Part of the Springer Series in Information Sciences book series (SSINF, volume 19)


The model described in Chap. 4 predicts the number of audible harmonics in complex tones, the multiplicity and tonalness (and hence consonance) of musical tone simultaneities (tones, dyads and chords), the various possible pitches of simultaneities and their perceptual importances (saliences), and the roots of chords. It also predicts the strength of harmonic and melodic relationships between sequential musical sound (pitch commonality and pitch proximity). It quantifies sensory and cultural aspects of the tonality of chord progressions: repetition, sequential harmonic relationships (including the roots of broken chords), consonance, and implication (of triads, scales and keys). It enables “objective” psychoacoustical analysis of harmonic progressions, and may be applied in composition.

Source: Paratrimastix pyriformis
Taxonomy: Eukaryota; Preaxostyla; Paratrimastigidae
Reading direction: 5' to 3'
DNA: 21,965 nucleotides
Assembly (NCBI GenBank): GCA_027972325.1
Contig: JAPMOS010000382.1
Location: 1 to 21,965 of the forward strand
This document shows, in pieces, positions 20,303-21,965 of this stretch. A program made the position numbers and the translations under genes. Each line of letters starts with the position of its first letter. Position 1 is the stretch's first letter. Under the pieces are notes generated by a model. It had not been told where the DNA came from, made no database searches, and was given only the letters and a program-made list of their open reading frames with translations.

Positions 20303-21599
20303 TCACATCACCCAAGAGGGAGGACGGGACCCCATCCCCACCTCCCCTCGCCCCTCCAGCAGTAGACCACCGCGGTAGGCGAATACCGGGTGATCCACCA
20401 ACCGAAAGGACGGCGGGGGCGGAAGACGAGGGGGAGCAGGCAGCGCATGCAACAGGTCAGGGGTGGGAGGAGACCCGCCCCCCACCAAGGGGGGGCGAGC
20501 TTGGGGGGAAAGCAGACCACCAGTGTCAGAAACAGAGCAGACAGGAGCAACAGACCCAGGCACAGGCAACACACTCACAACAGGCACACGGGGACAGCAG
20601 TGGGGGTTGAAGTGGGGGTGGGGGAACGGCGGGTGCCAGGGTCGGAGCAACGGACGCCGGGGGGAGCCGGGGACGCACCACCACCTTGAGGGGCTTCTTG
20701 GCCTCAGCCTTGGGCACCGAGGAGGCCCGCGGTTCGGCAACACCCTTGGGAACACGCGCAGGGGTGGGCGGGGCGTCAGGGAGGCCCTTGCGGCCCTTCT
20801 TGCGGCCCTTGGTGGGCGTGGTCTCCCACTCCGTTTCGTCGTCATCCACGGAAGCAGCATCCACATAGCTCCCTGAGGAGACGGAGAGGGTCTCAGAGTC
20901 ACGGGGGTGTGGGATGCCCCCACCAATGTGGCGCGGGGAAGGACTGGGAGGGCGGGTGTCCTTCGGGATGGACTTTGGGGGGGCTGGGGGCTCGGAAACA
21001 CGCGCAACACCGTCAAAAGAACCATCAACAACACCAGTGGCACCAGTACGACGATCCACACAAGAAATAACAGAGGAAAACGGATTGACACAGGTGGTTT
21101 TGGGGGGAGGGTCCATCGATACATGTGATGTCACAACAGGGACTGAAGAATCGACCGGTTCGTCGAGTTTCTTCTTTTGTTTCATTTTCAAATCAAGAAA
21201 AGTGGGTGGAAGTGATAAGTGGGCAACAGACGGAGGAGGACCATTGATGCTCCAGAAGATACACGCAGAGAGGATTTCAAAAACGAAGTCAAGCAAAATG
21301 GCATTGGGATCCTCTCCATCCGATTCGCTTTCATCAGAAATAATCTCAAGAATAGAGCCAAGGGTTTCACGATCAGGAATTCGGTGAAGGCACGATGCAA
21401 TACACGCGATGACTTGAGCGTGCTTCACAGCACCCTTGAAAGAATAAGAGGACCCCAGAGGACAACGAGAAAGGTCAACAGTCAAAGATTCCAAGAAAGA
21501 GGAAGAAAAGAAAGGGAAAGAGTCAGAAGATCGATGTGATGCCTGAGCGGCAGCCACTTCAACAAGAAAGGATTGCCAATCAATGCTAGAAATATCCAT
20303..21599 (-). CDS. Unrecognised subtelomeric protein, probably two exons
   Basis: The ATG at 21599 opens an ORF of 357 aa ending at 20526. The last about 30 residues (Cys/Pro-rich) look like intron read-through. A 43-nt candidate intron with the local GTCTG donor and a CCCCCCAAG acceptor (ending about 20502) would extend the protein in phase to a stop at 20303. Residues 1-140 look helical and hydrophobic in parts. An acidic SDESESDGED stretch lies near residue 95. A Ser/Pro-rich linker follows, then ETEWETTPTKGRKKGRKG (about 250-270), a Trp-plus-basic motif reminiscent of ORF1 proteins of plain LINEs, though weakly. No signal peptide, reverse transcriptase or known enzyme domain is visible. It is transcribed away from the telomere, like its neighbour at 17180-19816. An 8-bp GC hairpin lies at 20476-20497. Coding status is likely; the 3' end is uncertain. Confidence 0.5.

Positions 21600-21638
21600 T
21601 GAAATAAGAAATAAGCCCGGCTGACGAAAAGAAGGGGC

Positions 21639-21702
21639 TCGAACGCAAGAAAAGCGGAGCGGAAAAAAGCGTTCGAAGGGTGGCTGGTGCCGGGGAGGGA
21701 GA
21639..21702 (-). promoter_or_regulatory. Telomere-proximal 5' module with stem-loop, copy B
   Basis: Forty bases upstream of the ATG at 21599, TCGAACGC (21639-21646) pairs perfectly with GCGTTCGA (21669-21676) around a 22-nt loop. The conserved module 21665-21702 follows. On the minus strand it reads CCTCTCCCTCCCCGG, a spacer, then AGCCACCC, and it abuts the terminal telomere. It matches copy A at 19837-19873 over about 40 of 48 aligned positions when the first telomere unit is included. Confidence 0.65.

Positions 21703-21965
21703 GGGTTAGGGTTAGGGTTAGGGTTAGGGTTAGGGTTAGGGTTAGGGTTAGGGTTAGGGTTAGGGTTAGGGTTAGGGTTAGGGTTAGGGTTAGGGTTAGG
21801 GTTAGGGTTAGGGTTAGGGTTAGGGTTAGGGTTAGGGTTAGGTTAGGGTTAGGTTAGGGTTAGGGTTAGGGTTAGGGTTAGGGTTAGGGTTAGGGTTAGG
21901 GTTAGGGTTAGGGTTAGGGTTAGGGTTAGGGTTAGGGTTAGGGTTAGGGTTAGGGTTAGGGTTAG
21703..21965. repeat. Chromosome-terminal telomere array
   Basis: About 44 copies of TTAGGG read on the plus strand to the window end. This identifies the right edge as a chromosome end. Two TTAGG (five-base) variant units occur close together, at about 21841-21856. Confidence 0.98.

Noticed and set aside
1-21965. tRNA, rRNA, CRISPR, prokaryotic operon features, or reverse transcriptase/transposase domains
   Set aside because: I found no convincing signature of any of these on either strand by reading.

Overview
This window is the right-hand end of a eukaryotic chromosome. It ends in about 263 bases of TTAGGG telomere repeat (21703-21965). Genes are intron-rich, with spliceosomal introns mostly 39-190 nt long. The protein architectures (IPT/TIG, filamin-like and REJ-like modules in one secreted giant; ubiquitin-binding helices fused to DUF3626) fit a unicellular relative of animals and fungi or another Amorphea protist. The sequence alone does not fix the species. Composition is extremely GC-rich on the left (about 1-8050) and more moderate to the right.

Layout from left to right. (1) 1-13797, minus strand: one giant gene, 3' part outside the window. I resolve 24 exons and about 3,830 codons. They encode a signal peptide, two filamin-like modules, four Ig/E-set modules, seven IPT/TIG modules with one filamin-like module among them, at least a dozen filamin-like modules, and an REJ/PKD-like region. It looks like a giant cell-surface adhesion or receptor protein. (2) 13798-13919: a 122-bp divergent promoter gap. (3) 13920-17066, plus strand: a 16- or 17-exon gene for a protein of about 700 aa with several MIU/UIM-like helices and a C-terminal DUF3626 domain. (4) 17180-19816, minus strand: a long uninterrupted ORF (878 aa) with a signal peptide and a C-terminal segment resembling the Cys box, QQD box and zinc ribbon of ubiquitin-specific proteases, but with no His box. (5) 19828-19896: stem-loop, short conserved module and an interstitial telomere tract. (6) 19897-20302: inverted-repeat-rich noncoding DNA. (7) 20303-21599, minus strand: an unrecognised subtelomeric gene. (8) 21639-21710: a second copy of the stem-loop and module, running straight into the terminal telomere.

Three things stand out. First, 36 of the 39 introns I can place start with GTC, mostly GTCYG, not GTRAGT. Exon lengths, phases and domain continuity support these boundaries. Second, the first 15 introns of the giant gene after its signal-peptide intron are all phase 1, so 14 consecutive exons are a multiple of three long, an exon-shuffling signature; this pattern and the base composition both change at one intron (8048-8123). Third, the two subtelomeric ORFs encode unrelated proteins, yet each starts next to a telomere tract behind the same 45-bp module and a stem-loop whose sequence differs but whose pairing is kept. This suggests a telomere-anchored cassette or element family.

Pure Tone Complex Tone Music Theory Western Music Pitch Distance 
These keywords were added by machine and not by the authors. This process is experimental and the keywords may be updated as the learning algorithm improves.


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Copyright information

© Springer-Verlag Berlin Heidelberg 1989

Authors and Affiliations

  1. 1.Department of Music and PsychologyUniversity of New EnglandArmidaleAustralia

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